Hand-spun, ecru merino wool sweater – finished at last.


Well I did say I would post on the sweater I just finished, so here it is. Sorry I’m not smiling in the picture. I did smile but J took the picture before the smile materialised and beggars can’t be choosers!



Here is a reminder of where I was with it about 3 weeks ago. The weather has been so awful that I got a move on to finish it so I could wear it, despite the fact that we are nearly into June!


Originally I bought a kilo of the ecru merino wool and spun it up. I didn’t know if I’d have enough and I didn’t. I had to buy a little to finish the top of the sweater. Consequently I may dye the sweater at a later stage just to make sure the colour is consistent. On the other hand if I do that and mess it up, it will be worse than if I leave it be. Decisions, decisions.


So that project is finished. I enjoyed spinning the wool and knitting up the sweater and now I am free to start something new, which is always a good place to be. I can wear the sweater while I’m working on the next project or finishing two that I’ve already started, namely a lace-weight knitted shawl and a crocheted blanket for one of the beds. The blanket is almost finished and the shawl is about half way through.

More of those in a future post.



On my spinning wheel.


I’ve just finished spinning up the bag full of ecru merino roving. It was a a delight to work with. This will be spare because I have finished the sweater I was making with the bulk of it. I’ll show you how it turned out soon. This roving was easy to spin and easy to draft and the result was very smooth as you can see above and below.


Now on my wheel today is some more of Miss Babs blue faced leicester yarn, which you can see is much more woolly. It is more difficult to draft and I have to be very careful that the thread doesn’t break. Once I get in my stride with it, it will be just fine. I just have to take care because after using the merino, followed by the mixture of Alpaca and silk, this one is tougher to use.




and I’m pleased with the result so far ūüôā


Hand-spinning with Blue Faced Leicester Tops


This beautifully coloured roving was one of my Christmas presents and I’ve just started spinning with it. It came from Miss Babs, via The Yarn Haven shop in Knoxville.


I have no idea if it was expensive. I’ve seen Tops at all different prices, more and less. I look in the Etsy shop usually. Perhaps one of you could give me a guide price as to what you would expect to pay?

The colours are varied in this lovely roving. There is everything from purple to brown and I couldn’t wait to get started. After the last three months spinning with a mixture of Alpaca/silk and prior to that Merino, I had to practise a little. This yarn is much more woolly and more difficult to draft. I spent a while practising until I felt comfortable with it and then I started.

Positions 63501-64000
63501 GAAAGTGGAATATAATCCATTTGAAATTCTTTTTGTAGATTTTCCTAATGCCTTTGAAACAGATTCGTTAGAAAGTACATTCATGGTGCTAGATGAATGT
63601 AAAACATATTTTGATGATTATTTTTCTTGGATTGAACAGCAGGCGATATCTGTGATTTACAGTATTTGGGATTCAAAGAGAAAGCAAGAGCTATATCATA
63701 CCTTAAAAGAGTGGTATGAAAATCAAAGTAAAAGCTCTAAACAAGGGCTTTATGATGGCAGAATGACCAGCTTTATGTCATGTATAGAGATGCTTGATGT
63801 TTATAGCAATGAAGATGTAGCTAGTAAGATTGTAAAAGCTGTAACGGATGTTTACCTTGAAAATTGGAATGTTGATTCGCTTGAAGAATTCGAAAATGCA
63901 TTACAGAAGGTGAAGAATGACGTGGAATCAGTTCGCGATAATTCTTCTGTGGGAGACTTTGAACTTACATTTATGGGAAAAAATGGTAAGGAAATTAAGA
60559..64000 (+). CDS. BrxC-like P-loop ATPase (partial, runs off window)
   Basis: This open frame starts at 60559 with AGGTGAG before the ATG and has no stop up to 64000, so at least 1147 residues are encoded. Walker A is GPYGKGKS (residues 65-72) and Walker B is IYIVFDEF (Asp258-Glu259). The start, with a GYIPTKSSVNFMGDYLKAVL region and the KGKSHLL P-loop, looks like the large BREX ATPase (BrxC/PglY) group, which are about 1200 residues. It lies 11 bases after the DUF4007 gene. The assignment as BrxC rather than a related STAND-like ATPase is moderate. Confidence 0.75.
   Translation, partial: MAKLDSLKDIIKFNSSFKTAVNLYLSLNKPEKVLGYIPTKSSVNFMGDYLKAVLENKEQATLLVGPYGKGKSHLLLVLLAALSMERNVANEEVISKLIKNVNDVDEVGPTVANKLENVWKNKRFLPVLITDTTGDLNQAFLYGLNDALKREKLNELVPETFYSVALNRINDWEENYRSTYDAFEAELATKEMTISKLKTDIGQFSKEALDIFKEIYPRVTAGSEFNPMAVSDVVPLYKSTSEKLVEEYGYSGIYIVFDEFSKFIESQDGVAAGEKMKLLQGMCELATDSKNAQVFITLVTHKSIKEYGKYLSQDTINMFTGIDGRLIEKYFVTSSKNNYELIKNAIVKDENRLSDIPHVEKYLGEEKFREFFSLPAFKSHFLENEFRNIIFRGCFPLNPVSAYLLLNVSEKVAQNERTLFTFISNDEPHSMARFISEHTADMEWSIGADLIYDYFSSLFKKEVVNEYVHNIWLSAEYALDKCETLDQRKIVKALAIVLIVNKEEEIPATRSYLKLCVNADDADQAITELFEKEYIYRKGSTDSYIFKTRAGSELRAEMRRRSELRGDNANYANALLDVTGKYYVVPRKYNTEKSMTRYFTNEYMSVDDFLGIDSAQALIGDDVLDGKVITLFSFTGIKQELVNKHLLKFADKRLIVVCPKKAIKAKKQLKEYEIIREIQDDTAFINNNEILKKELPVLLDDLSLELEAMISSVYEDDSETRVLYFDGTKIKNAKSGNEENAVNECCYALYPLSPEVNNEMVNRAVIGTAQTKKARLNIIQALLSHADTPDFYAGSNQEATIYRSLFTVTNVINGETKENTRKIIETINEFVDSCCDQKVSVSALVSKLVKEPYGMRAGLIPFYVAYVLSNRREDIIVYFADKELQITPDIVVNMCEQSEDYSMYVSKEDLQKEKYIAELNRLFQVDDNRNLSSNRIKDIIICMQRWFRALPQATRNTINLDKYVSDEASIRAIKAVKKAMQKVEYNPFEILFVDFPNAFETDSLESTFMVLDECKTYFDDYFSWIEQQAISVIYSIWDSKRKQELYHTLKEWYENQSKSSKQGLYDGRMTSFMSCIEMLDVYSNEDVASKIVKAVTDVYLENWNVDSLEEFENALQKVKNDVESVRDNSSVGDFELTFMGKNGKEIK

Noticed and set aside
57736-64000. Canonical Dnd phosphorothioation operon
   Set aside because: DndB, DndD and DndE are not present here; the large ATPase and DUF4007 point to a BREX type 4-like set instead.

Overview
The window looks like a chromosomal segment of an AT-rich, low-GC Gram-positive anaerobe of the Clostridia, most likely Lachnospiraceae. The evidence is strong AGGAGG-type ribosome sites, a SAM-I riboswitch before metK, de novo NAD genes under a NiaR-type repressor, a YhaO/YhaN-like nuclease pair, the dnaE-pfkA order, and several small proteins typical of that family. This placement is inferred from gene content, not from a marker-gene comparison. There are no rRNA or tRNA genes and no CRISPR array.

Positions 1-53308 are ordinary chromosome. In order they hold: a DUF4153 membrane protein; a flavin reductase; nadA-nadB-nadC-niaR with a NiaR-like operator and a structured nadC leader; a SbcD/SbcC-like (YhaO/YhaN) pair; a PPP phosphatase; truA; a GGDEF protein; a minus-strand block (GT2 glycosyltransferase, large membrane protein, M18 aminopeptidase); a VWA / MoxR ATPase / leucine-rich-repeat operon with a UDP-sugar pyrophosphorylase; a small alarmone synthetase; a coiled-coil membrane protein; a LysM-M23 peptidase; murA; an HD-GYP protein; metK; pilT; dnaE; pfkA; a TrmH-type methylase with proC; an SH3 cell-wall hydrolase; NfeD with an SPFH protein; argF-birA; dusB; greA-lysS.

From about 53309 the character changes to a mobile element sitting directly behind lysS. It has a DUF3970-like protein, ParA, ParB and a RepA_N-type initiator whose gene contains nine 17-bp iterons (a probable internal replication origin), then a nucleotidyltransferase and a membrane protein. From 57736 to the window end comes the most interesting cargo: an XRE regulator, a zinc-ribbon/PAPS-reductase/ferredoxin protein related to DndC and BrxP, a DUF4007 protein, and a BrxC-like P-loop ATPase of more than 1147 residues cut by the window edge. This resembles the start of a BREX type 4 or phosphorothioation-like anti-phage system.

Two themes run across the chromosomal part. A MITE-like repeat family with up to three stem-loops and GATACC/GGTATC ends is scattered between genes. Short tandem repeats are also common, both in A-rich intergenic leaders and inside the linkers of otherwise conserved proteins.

Here is the spun yarn. ¬†I’ll come back and show you later when I’ve done some plying.


As a contrast, this is the Alpaca/silk spun up.


and this is the Targhee:


All quite different.

I enjoy my spinning. ¬†It’s a great way to relax.

What do you do to relax?


Hand-spinning with alpaca/silk and a little bit of knitting.


I’ve been spending my time over Christmas and during the cold weather, spinning, knitting and reading. I made this pretty little dress for my new grandchild, who is bound to be a boy now that I’ve made a dress! However, I enjoyed using the fairisle wool. It is unusual in that it is designed to knit up like a fairisle jumper, just so long as you make it the right size. ¬†As you can see from the pictures, it works on the skirt part of the garment, but on the sleeves and the yoke, it goes all stripey. It gives an interesting look and it’s a case of ‘you never know what you’re going to get’ until you do it, of course.


When my own children were babies, the colours were mostly muted, but these days anything seems to go so these rather bold colours (to my eye) give a more modern look.


Now for the hand-spinning. I have been practising with the alpaca/silk combination. It is a dream to hold, very soft and silky, much like human hair, but not so easy to spin with. I think it requires a lot of practice. On the lazy kate below is a merino wool on  the left, alpaca/silk in the middle and a tarhee roving spun up on the right. All very different to spin with.


I think I got a bit too much twist in some of it, but that will work out when I ply two strands together (I hope).



I’m knitting with the merino yarn at the moment. ¬†It is very soft and so far, my favourite. I’ll let you see what I’m making in a future post.

After tea I have to clear out the kitchen, ready for the horrendous job booked for tomorrow (see previous post).

Wish me luck.


Roving to yarn!

This glorious Autumn-coloured roving was mine to spin recently whilst I was in America.

I began to spin and soon it filled the spool.

Here it is once plyed and hanging in skeins.

I brought it back to England with me and put it into balls, using my Swift and ball winder.

Now, what to make with it? Perhaps some mittens? or a pretty shawl.

Purple mittens waiting to be decorated.

I can’t decide yet but whatever I make, it will be more enjoyable for having spun it myself!

Fibre – Gorgeous Autumn colours to spin with.

I bought this beautiful Autumnal fibre last week at a local wool shop. Isn’t it just gorgeous? It’s Targhee fibre and feels quite fibrous to spin with especially compared with the Merino fibre I’ve been spinning recently. ¬†It is not difficult to spin with though, it just feels different.